We intended for 2014 to be a pilot year for the program with hopes that, in consultation with the LNG grantees, we would garner lessons on how to better support the strong network hub organizations in our region. We hoped that requiring programs to connect people across differences would introduce new ideas, new people and new points of view and, as a result, would spark inspiration for new methods on how to make change in our communities. Additionally, by placing preference on programs that create access to opportunities and foster cultural agility we hoped to begin to see the landscape of the leadership field evolve to more accurately represent the people who live in our cities and towns.

The Grantees

We received more than 140 applications requesting more than $20 million from organizations representing various intersection points between individual leadership development and fostering network connections. Through the review of these applications we were impressed by the number of strong applicants in the pool that truly represented critical work being done in the region.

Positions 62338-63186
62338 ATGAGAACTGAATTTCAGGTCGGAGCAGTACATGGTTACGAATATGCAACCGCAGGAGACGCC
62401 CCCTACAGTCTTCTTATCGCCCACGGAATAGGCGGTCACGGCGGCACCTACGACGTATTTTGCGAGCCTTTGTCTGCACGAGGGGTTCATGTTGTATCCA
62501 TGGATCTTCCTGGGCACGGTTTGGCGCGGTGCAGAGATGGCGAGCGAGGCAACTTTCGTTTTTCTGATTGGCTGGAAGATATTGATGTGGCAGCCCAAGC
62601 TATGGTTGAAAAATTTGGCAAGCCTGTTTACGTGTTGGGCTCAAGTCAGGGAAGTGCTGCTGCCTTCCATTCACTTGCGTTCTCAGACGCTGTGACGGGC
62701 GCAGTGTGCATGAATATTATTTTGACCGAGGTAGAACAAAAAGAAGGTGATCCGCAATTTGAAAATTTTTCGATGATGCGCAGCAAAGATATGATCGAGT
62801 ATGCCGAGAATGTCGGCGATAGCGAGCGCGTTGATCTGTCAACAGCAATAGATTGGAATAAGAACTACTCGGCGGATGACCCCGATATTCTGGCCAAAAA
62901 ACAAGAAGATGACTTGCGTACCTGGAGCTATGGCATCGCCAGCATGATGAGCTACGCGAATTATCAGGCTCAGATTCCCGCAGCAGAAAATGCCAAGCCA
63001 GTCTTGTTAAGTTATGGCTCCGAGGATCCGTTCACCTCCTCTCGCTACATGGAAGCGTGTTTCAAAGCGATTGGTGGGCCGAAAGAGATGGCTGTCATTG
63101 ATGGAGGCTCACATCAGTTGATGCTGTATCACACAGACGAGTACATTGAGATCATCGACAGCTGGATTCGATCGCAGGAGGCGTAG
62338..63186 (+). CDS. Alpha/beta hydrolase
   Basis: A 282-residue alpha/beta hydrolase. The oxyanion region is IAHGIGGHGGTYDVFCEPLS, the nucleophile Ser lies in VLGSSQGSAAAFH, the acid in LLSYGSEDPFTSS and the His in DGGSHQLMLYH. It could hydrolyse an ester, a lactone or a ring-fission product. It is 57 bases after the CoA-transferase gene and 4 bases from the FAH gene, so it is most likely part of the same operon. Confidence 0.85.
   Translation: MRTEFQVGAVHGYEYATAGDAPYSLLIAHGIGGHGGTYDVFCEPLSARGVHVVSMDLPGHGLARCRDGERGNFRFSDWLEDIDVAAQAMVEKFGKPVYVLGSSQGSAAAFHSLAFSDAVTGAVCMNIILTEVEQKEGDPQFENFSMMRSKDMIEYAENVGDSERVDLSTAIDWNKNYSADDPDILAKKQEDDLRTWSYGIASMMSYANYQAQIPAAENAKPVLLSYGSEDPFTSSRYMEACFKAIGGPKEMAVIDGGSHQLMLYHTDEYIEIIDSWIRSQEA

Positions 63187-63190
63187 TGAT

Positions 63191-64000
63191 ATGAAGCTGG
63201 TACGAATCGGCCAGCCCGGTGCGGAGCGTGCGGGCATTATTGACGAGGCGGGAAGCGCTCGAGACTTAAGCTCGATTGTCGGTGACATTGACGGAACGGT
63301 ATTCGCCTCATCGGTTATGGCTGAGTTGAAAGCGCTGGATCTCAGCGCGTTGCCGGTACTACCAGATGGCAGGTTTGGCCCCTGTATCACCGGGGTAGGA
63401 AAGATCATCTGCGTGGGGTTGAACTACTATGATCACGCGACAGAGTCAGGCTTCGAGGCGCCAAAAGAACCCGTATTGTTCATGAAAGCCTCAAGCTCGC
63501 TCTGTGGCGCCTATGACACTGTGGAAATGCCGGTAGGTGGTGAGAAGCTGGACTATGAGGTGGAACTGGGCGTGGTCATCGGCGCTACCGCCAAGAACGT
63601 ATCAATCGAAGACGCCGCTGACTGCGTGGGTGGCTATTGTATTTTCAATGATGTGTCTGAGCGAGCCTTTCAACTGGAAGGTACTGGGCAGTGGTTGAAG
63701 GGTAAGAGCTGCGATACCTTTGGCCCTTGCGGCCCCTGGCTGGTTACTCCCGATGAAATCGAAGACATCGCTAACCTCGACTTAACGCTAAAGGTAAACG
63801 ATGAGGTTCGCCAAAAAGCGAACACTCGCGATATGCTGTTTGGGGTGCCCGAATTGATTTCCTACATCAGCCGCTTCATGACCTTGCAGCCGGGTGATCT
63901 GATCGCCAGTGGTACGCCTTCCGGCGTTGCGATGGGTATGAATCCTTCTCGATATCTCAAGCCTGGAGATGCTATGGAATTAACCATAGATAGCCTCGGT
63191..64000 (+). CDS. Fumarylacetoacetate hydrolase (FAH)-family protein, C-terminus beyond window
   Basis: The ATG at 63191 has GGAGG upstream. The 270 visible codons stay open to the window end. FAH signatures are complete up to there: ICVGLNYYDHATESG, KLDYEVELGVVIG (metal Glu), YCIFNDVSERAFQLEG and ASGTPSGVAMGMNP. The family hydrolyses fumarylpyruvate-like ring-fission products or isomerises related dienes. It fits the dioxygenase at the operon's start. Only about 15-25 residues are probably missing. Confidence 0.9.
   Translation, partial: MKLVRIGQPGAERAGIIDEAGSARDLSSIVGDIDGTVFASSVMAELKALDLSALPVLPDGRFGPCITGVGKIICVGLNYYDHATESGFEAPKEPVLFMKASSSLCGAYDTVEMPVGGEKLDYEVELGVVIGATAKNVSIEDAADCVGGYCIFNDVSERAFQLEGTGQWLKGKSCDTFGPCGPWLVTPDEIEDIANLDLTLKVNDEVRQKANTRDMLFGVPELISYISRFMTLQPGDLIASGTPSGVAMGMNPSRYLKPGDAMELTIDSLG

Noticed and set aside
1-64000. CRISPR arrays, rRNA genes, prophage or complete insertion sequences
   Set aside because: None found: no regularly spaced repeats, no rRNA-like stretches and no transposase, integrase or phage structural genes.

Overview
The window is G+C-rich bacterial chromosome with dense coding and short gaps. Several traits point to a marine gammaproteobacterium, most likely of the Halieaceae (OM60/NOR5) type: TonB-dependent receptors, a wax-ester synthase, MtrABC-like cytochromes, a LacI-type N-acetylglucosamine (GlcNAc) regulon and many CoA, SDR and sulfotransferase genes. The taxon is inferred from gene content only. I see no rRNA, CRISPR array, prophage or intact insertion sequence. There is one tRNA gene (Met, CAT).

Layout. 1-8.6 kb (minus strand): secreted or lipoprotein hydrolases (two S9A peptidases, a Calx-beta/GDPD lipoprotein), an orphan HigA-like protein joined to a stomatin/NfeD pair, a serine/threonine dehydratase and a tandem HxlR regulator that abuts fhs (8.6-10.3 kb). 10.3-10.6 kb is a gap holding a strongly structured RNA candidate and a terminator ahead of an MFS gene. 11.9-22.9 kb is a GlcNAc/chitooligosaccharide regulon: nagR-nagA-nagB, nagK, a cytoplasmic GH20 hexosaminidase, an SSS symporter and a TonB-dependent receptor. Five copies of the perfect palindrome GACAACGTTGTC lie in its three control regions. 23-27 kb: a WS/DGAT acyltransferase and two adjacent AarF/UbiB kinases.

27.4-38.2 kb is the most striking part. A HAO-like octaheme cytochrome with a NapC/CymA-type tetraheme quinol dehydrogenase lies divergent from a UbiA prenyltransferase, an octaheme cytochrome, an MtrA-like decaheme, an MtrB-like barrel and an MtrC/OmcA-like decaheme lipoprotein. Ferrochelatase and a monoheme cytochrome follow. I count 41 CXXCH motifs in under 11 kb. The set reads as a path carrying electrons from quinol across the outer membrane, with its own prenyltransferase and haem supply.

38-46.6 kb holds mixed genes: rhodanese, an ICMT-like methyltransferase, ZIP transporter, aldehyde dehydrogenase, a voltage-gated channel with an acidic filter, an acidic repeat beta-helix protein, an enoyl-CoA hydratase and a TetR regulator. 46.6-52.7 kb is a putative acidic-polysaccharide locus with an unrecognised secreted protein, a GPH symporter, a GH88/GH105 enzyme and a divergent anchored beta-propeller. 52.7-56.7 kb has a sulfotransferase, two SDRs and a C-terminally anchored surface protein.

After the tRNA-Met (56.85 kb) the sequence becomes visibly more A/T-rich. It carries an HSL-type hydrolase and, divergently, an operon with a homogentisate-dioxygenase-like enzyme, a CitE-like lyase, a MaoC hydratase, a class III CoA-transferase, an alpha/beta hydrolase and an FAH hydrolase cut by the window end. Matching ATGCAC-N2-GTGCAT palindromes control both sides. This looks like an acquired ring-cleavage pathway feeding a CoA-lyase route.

We ultimately chose 12 grantees to both receive funding for their programs and to participate as a cohort of grantees to learn from each other.

What worked?


As the grant term began, the grantees immediately voiced a desire to be brought together. The request was based on the premise that, if each individual organization was working toward building strong networks of leaders, coming together as a collective of networks would strengthen their efforts. Many organizations acknowledged that even though they might be physically close to each other, they felt isolated. To facilitate a learning opportunity, the Bush Foundation staff organized a retreat for the LNG Grantees.